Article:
Tuesday, August 26, 2008

Belle Viste, NYC Style

I've blogged a bit before about the wonderful Chrysler Building, where my dentist has his office in the Tower Suite. Unlike the Empire State Building or the  Top of the Rock, one can't go up there as a tourist, so the fabulous views on clear days are a special treat for those having business in the tower. So here's what New York Harbor and a bit of New Jersey looked like on August 26, 2008.

 Chrysler Building - Wikipedia, the free encyclopedia

But great views aren't found only from skyscrapers. I got a nice shot of Union Square from Filene's Basement's big windows. Actually, I had better luck that day taking a picture than I did finding anything to wear at Filene's. The "basement" is a misnomer, dating from the original historic Filene's in Boston. The name was sold some time ago, and this "basement" actually is on the fourth, fifth, and sixth floors of a building on Union Square South.

In another part of town, Shakespeare in the Park, after an unsuccessful Hamlet, at least according to all the reviews, has a winner in the Public Theater's spectacular revival of Hair. Wonderful how good the songs are; had forgotten how good. People wait in line for hours to obtain free tickets. This year, though, the Public has a new idea as well: A very limited number of tickets are put into an online lottery, which they call their "virtual ticket line." And, amazingly enough, after trying my luck for a week or so, I obtained two tickets for last Saturday evening. Not only were the seats fine; it was a gorgeous New York City summer night—neither too warm nor too cold. At the end of the show, the audience is invited onstage to dance with the performers. They are hoping to move it to Broadway in the fall. Guess they'll have to put ramps from the apron of the stage down to the orchestra floor. But it won't be the same. Hair is supposed to be taking place on the Great Lawn in Central Park, and it really almost does in the present production. It won't have quite the authenticity indoors, but it's still a great show. Incidentally, although Hair itself is not by the Bard, of course, one of the songs, "What a Piece of Work Is Man," is a setting of one of Hamlet's great soliloquies. So the show does qualify to be performed under the banner of "Shakespeare in the Park"!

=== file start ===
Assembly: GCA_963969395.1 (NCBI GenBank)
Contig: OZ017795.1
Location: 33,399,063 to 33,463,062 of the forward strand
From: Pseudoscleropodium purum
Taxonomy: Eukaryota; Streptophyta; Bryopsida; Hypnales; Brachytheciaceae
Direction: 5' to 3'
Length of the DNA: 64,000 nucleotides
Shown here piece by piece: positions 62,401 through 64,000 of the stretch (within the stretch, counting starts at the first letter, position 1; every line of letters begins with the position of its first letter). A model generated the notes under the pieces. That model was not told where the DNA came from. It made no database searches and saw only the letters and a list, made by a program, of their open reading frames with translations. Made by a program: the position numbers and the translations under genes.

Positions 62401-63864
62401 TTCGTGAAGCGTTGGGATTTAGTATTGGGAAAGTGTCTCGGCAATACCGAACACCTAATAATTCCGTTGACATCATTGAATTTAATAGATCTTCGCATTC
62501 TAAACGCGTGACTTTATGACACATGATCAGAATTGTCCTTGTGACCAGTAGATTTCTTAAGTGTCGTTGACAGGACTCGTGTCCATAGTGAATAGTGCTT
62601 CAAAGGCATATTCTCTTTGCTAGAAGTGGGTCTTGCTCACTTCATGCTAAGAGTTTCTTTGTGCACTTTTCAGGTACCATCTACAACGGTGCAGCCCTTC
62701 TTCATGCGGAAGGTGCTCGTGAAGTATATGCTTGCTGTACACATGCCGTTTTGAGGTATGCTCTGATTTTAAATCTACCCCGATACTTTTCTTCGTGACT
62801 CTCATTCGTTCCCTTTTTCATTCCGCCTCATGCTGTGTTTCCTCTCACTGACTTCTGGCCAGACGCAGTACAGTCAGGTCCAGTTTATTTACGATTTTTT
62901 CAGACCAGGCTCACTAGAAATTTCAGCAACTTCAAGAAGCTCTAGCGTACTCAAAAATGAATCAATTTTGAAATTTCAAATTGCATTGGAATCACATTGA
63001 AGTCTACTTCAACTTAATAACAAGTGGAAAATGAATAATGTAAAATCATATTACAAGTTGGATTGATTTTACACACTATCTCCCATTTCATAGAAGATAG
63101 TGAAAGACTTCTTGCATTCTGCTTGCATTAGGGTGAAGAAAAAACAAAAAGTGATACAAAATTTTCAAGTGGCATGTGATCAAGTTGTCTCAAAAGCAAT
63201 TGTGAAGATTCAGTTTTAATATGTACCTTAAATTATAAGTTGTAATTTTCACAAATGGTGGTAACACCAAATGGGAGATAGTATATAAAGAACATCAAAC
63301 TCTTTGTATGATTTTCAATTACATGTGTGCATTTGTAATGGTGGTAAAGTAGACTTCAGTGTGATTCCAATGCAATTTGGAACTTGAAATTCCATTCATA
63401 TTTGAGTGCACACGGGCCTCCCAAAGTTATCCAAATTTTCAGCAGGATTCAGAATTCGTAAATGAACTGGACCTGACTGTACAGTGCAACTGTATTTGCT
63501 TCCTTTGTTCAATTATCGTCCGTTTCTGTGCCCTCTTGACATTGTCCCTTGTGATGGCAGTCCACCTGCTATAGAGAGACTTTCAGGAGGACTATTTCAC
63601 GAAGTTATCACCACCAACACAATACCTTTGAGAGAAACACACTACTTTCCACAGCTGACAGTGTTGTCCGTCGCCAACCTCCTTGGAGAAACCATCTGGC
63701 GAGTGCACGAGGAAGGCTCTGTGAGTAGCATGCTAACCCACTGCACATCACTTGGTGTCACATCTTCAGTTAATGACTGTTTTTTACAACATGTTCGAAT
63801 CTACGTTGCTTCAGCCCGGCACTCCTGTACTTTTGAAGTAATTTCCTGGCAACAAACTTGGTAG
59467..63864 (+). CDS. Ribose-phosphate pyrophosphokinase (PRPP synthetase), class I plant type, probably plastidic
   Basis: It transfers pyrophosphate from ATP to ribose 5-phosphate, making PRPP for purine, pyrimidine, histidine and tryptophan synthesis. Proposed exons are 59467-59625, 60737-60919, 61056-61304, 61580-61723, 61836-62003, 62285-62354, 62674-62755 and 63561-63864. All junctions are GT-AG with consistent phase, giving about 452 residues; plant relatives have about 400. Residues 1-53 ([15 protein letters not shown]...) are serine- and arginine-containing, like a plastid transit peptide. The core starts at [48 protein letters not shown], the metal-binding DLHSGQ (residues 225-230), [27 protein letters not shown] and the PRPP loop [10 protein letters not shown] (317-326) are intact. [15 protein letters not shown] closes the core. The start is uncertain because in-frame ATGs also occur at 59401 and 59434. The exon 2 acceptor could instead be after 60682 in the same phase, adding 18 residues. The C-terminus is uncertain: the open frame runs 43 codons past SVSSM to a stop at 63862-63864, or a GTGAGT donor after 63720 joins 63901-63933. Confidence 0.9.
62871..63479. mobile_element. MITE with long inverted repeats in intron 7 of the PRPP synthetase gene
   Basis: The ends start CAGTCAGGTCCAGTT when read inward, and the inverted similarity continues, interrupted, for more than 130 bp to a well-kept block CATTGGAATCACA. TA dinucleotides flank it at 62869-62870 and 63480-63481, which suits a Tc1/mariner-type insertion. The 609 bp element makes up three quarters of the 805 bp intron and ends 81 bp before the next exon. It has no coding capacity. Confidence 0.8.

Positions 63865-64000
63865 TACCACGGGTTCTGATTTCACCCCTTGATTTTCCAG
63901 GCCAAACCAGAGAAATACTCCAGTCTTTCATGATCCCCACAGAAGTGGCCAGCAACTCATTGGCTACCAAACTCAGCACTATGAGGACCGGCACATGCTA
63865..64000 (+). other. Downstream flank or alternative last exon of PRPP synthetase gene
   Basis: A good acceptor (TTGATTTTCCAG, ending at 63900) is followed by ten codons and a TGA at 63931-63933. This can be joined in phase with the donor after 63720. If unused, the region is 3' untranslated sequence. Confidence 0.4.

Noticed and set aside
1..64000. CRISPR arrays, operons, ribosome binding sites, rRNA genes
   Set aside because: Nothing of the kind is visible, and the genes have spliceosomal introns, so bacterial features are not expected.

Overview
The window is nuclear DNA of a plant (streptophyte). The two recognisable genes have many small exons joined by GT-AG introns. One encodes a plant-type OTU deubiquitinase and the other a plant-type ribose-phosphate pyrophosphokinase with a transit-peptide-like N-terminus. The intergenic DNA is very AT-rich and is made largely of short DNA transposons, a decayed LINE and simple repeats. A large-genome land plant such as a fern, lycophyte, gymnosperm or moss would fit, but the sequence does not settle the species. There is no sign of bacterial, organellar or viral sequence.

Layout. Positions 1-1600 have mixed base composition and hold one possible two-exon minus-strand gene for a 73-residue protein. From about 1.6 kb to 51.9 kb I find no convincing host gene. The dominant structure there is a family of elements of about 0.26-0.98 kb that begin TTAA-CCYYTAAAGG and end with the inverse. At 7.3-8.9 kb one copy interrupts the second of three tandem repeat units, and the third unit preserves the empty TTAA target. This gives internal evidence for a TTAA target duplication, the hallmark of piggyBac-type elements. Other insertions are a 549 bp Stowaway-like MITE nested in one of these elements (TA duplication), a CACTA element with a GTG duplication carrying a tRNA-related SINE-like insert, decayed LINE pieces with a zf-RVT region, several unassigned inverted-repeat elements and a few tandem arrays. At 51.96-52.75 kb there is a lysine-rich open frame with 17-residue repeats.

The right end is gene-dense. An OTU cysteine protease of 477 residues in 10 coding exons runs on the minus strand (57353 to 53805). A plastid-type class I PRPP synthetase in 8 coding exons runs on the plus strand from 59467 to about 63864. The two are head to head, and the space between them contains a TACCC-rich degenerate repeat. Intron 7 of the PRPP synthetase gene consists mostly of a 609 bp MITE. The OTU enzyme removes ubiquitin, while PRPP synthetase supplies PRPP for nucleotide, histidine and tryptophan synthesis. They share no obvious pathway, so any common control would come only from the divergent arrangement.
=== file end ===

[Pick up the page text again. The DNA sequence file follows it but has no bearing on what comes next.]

Sunday, August 3, 2008

Balzac? Dvorák?

On my way downtown this afternoon, I passed this street sign. We have a lot of these on various corners, commemorating notables who have lived or worked in a specific neighborhood. One of my favorites is "Señor Wences Way" in the theater district. (If you don't know who Señor Wences was, you can Google him.) I also like "Leonard Bernstein Way" at Lincoln Center and "Thelonious Sphere Monk Place" on the far West Side. It reminded me of a casual date I once had—and I guess it was our one and only date—in this East 17th St. neighborhood. The young man and I were walking around, and he remarked, "I think Balzac once lived around here." "Balzac?" I wondered, "I didn't know he ever came to America." "Well, it was someone like that," said my friend. Suddenly I realized, and then commented, that Antonín Dvorák had lived and worked in New York and later, famously, in Spillville, Iowa. The house where he was in residence had been on the East 17th St. block between First Avenue and Avenue A, and the building is now an AIDS hospice. There is a plaque on it, commemorating the great composer. Not wishing to sneer at my date's lack of cultural awareness, I blithely tossed off, "Well, Balzac, Dvorák—what's the difference?"

Honoré de Balzac - Wikipedia, the free encyclopedia

Antonín Dvořák - Wikipedia, the free encyclopedia

Free-associating, as is my wont, I was reminded of my own lack of cultural awareness, though I was only a college undergraduate at the time. A revered English professor, in a class on Victorian literature, mentioned that some prominent Victorian or other had some sort of association with the House of Domecq sherry company. No one in the class had ever heard of Domecq—or probably any other brand of sherry. He sniffed and remarked, "Insufficiently worldly, all of you!"